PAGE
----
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Legislative Update Alert for Georgia Financial Institutions

Legislative Update Alert for Georgia Financial Institutions

April 17, 2008


The Georgia General Assembly adopted several pieces of legislation that will affect Georgia financial institutions.  Below is a summary of three of those bills. These bills have not yet been signed by the Governor, or become law without that approval, however, two of the three summarized below will become effective immediately upon approval, therefore, financial institutions should familiarize themselves with new requirements facing them.  Specific questions regarding the legislation and how it may affect particular institutions should be addressed to a financial institution’s own legal counsel.  Also note that the following recap is only intended as a summary and the full text of the legislation should be reviewed and understood by each financial institution.

House Bill 1093, as passed the House and Senate, is an amendment to O.C.G.A. 44-14-3 relating to providing a cancellation or mortgage satisfaction to a borrower.  The purpose of the original code provision was to protect grantors of deeds and other security instruments from lenders who unreasonably withheld cancellation of deeds when loans were paid in full.  O.C.G.A. 44-14-3 currently provides that, within 60 days of the date of full payment of a loan or note, the holder of the security instrument must file a satisfaction or cancellation with the clerk’s office. It further provides that if a lender fails to furnish such cancellation, “upon written demand” the grantor is entitled to $500.00 in liquidated damages and other costs and fees.  House Bill 1093 was drafted in response to a number of class action lawsuits that have been filed against lenders in Georgia.  These class action suits have been predicated on the argument that a demand can be made when a suit is filed seeking the payment for not only the borrower directly involved in the litigation, but also for any other borrower of the lender whose mortgage had not been satisfied within the 60 day period required.  House Bill 1093 provides clarifying language to address this issue.  Specifically, whenever a deed or security instrument is paid in full, the lender, within 60 days of the date of the full payment, must mail notice of satisfaction or cancellation and notice of the borrower’s right to demand payment of $500.00 in liquidated damages from the lender if such obligation is not timely met.  Language has been added to require that a borrower make written demand to the lender at least 15 business days prior to filing a civil action to recover liquidated damages.   House Bill 1093 will become effective upon the Governor’s signature or upon its becoming law without such approval.

Senate Bill 355, and referred to as the “Good Funds” bill, amends O.C.G.A. 44-14-13 by changing the instruments mortgage settlement agents may accept in lieu of collected funds.  The legislation provides that a settlement agent may disburse proceeds from its escrow account after receipt of any of the following negotiable instruments even though the same are not collected funds:  (1)  a cashier’s check as defined at O.C.G.A. 11-3-104 from a federally insured bank, savings bank, savings and loan association, or credit union, and issued by a lender for a closing or loan transaction; (2)  a check drawn on the escrow account of an attorney or real estate broker, if there are reasonable and prudent grounds to believe that the check will constitute collected funds in the settlement agent’s escrow account within a reasonable time; (3)  a check issued by the United States or Georgia, or any agency thereof, as defined at O.C.G.A. 50-15-1; and (4) a check or checks not exceeding $5,000 in aggregate per loan closing.  The legislation also contains a provision that in the case of a refinancing or any other loan where a right of rescission applies, the lender shall, prior to disbursement, and no later than 11:00 a.m. eastern time of the next business day following the expiration of the rescission period, deliver loan funds to the settlement agent.  Upon the Governor’s signature or upon its becoming law without such approval Senate Bill 355 will become effective July 1, 2008, and will apply to all loans closed on or after July 1, 2008.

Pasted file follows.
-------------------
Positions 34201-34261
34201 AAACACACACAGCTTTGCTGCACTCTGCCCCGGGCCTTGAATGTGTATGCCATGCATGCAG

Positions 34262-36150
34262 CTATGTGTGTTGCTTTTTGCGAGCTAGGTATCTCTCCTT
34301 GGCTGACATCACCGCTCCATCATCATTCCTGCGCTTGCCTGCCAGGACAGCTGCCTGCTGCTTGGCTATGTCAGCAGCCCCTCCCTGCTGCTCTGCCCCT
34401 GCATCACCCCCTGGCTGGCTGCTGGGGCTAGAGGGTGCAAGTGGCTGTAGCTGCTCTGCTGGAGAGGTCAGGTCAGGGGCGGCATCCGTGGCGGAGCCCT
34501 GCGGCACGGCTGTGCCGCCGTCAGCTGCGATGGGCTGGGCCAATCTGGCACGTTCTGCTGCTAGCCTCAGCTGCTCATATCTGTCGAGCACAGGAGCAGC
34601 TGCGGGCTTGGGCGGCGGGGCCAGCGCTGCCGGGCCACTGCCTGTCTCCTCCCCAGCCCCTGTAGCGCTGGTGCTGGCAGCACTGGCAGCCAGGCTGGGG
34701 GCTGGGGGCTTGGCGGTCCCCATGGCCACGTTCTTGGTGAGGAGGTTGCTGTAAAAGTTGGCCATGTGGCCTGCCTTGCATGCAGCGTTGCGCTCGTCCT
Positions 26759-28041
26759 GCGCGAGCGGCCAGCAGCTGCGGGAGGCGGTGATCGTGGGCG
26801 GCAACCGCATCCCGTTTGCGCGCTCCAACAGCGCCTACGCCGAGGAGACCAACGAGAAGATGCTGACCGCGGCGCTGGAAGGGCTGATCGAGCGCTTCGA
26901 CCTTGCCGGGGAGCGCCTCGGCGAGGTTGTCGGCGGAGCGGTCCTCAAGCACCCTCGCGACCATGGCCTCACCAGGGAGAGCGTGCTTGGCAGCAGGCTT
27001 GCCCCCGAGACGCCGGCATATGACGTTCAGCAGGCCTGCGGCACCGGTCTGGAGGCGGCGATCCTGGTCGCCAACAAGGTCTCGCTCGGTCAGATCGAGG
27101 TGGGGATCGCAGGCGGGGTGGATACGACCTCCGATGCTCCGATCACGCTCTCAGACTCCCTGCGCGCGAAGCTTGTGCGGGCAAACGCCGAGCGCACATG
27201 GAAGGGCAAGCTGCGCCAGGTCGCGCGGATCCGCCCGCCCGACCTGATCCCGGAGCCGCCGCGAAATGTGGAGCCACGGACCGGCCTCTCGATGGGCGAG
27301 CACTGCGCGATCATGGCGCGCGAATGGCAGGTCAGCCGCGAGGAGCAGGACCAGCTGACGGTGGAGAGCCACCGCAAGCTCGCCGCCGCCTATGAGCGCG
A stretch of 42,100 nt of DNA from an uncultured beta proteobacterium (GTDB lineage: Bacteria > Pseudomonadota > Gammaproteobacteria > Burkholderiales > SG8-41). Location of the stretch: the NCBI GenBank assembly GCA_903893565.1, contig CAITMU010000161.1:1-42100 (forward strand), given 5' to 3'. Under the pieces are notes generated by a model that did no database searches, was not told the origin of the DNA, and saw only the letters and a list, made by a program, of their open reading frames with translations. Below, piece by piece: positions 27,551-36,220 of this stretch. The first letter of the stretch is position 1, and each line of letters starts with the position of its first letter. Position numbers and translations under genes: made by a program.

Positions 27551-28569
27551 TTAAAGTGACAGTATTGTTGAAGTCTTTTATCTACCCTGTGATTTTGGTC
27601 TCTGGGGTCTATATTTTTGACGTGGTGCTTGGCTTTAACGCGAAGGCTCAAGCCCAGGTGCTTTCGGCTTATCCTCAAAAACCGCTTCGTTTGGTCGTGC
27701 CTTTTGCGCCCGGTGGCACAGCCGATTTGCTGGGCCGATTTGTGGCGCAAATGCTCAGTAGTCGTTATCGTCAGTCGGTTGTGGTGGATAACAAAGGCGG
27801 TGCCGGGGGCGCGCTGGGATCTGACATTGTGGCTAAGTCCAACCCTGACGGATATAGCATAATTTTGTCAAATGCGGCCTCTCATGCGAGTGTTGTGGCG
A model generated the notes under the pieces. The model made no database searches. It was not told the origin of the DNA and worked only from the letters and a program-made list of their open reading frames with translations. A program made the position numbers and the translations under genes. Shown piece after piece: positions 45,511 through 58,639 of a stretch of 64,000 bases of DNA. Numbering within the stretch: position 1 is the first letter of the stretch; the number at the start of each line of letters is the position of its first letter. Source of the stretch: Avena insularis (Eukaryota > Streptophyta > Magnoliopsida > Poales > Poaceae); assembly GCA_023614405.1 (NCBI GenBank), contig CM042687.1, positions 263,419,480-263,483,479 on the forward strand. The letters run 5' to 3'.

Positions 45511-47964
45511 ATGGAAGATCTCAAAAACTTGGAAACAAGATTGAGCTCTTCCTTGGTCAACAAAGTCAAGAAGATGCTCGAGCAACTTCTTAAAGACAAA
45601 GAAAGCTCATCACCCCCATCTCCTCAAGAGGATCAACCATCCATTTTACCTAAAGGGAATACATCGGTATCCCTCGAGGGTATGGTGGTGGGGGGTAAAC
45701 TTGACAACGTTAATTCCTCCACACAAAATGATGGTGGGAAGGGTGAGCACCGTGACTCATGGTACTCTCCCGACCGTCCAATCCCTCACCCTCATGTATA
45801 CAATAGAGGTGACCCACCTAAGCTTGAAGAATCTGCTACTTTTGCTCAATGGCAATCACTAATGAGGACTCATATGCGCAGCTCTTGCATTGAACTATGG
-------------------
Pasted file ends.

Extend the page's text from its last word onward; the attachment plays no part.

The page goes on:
Senate Bill 531 amends O.C.G.A. 44-14-162 relating to the advertisement and conduct necessary for validity for sales made on foreclosures under power of sale.  This legislation contains a requirement that the security instrument or assignment thereof vesting the secured creditor with title to the security instrument be filed prior to the time of sale in the county in which the real property is located.  Notice of the initiation of proceedings must be given to the debtor no later than 30 days before the date of the proposed foreclosure.  A copy of the notice to be submitted to the publisher must be included in the notice given to the debtor.   The notice must be in writing and must include the contact information of an individual or entity that has full authority to negotiate, amend, and modify the terms of the mortgage. The code amendment does not require that a secured creditor negotiate, amend, or modify the terms of a mortgage instrument.  Senate Bill 531 will become effective upon the Governor’s signature or upon its becoming law without such approval.   This legislation does not provide any instruction as to how these new notice requirements will affect foreclosure proceedings already in progress.  Only a court of competent jurisdiction will be able to address that issue specifically, however, the Department would suggest that its regulated entities immediately incorporate the notice requirements contained in Senate Bill 531 into their standard operating procedures.